poisonous plants

The Poisonous Plants Research Lab is being cited by USDA inspectors.

Eli Lucero/Herald Journal

A local U.S. Department of Agriculture research facility was recently cited for inadequate veterinary care and improper handling of animals resulting in the overheating death of 32 quail chicks after a wide-ranging federal effort to improve animal welfare at federally-funded research facilities.

The Poisonous Plant Research Laboratory, adjacent to the campus of Utah State University, is a part of the USDA’s Agricultural Research Service, or ARS. Research from the lab is generally published in toxicology journals and includes experiments in which poisonous plants are fed to animals like calves and goats to help ranchers solve problems.

Paul Johnson, USU Plants, Soils and Climate department head, said university scientists occasionally collaborate on research projects with the facility.

“It’s a very important lab in the Western U.S.,” Johnson said. “It’s research and understanding what weeds may be poisonous to our animals out on the range.”

According to a USDA official, inspections of all ARS facilities by a USDA federal regulatory body called the Animal and Plant Health Inspection Service, or APHIS, were initiated after a Jan. 19, 2015, New York Times article that brought attention to several animal welfare issues at the federally funded U.S. Meat Animal Research Center in Clay Center, Nebraska.

In the aftermath of that story, the official said, the USDA launched a concerted effort to improve animal welfare and asked APHIS to conduct inspections of all ARS facilities. In September 2016, the USDA office of inspector general released a report on the Meat Animal Research Center.

“Since January 2015, ARS has taken major actions to strengthen the national animal handling and welfare program that oversees ARS animal research locations,” a memo included in the report stated.

Those actions included the creation of a new position called the Animal Care and Use Officer, as well as the establishment of the Animal Welfare Leadership Committee and Animal Welfare Task Force. ARS also initiated the registration of all 36 of its animal research facilities with APHIS in August 2015 and began pre-compliance reviews to help them “successfully operate under the inspection framework.”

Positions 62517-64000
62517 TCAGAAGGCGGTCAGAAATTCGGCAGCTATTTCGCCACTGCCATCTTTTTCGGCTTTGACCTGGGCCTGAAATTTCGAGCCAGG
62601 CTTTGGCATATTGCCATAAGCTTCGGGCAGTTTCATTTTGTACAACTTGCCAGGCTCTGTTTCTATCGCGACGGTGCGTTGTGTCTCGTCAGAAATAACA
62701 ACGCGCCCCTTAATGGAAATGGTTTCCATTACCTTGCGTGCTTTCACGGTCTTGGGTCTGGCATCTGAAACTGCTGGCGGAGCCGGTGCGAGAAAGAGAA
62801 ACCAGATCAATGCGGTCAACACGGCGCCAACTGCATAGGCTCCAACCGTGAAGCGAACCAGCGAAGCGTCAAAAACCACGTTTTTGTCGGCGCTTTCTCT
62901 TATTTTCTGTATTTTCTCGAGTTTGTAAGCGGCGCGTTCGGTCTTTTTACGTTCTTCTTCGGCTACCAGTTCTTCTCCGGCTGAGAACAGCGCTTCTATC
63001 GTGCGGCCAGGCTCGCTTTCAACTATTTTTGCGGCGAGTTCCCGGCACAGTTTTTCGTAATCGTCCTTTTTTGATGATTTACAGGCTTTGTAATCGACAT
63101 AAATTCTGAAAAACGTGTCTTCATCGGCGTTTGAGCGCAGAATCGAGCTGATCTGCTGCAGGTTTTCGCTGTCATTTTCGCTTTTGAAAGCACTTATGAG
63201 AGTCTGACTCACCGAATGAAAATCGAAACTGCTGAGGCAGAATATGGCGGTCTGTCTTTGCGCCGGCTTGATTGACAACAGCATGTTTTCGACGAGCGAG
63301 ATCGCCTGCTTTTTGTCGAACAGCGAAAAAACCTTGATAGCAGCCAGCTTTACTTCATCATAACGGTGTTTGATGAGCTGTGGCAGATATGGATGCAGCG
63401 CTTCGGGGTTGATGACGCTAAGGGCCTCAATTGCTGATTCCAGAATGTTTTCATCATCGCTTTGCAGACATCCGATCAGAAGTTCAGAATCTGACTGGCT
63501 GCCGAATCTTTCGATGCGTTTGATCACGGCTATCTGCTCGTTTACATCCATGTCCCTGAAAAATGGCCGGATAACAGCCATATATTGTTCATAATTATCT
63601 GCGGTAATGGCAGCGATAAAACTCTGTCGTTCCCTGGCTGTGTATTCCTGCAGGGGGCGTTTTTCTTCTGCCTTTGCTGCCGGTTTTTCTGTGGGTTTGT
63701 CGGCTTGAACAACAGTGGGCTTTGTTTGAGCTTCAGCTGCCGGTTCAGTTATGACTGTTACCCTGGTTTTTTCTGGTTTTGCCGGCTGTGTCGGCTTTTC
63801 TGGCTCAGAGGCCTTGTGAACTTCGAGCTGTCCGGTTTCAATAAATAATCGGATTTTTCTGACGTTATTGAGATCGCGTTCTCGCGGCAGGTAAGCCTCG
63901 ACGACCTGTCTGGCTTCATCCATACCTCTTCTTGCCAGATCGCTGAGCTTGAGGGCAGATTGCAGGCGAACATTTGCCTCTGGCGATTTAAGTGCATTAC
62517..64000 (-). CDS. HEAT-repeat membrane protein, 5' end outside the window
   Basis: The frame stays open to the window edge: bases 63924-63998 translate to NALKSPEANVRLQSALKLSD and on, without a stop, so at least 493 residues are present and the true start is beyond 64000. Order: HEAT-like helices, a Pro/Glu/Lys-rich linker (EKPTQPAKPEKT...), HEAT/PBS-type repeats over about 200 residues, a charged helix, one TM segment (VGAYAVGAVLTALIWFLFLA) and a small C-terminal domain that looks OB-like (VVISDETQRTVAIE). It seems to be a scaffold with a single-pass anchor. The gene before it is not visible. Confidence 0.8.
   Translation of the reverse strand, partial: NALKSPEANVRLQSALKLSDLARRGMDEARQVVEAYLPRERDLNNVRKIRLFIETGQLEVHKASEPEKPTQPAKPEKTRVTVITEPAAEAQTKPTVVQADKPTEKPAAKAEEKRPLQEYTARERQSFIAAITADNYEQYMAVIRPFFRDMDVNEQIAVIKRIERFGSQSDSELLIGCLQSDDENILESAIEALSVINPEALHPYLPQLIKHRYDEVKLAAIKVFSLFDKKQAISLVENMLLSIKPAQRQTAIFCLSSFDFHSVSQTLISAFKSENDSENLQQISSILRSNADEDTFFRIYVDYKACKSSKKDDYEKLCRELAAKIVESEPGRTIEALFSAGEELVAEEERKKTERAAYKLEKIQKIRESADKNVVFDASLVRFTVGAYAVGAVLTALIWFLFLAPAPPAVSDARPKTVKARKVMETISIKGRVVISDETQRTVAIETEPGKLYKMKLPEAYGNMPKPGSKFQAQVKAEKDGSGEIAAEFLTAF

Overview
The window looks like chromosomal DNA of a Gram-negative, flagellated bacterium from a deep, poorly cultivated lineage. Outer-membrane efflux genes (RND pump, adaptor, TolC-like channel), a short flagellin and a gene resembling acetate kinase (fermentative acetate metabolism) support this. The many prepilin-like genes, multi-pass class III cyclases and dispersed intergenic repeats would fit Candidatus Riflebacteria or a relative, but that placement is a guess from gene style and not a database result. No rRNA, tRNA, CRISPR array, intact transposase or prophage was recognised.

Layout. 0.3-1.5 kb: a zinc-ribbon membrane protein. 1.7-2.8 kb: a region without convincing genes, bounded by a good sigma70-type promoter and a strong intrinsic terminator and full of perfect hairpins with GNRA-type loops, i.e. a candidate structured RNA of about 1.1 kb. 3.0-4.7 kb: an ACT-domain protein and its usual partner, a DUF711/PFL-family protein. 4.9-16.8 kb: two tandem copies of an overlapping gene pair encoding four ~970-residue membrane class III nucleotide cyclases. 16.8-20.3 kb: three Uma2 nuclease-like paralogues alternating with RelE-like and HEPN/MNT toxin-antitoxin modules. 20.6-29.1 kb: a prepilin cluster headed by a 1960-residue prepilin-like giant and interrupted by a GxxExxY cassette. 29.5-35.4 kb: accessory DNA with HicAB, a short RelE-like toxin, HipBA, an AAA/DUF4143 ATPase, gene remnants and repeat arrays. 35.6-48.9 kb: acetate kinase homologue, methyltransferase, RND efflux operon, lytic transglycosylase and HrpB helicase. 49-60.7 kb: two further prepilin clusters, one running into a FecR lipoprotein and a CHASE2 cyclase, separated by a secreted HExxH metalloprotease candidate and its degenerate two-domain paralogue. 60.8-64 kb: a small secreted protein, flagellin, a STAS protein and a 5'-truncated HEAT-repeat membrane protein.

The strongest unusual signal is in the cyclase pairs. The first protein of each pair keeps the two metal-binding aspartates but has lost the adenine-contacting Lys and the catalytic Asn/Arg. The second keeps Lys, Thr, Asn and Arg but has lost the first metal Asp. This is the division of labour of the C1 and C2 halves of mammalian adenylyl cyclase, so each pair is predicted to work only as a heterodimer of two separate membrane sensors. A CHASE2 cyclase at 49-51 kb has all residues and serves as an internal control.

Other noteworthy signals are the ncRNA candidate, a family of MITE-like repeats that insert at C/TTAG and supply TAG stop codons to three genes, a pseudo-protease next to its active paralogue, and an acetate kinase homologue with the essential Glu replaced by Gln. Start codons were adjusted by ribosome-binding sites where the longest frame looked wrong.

APHIS would then begin carrying out unannounced inspections of all ARS facilities at least once a year or more frequently if necessary. The inspections, according to the memo, would verify compliance with the 1966 Animal Welfare Act, even though farm animals used in research to benefit agriculture are an exception to that law.

Of the 27 facilities inspected between April 12, 2016, and Aug. 10, 2017, most did not have any problems, according to the APHIS reports, but there were a total of 15 citations at eight of the research facilities.

A May 18 inspection of the Avian Disease and Oncology Laboratory in East Lansing, Michigan, resulted in a “critical” citation when inspectors learned that 15 ducks were found dead earlier that month due to dehydration. A necropsy report shows the severity of signs “would be consistent with multiple days without access to water.”

On July 11 2017, APHIS conducted its first inspection of the Meat Animal Research Center in Nebraska, the facility under scrutiny after the New York Times story. The facility received four citations for lack of adequate veterinary care, inadequate handling of animals with heat distress and lack of adequate separation among pigs, which led to “a large percentage of these animals (having) numerous scratches, scrapes and wounds on their head, neck and bodies.”

Later that month, on July 26, APHIS inspected the Poisonous Plant Research Laboratory in Logan. The facility received two citations, one for inadequate veterinary care and a “critical” citation for improper handling of animals.

The APHIS inspection report states “inspectors could not determine if daily observation and monitoring of animal health was being accomplished for all animals.” Documentation for observing and monitoring daily health and well-being of animals was not complete, records were kept in different places and there were multiple pages with no entries for animals not being studied.

The report continues to note that some records for animals being treated were not complete and in many cases the presenting signs, diagnostic tests, diagnosis, prognosis and resolution were not annotated.

Recent peer-reviewed toxicology publications from the Poisonous Plant Research Lab include experimental poisoning in calves and comparing the effects of near-lethal oral doses of selenium in lambs.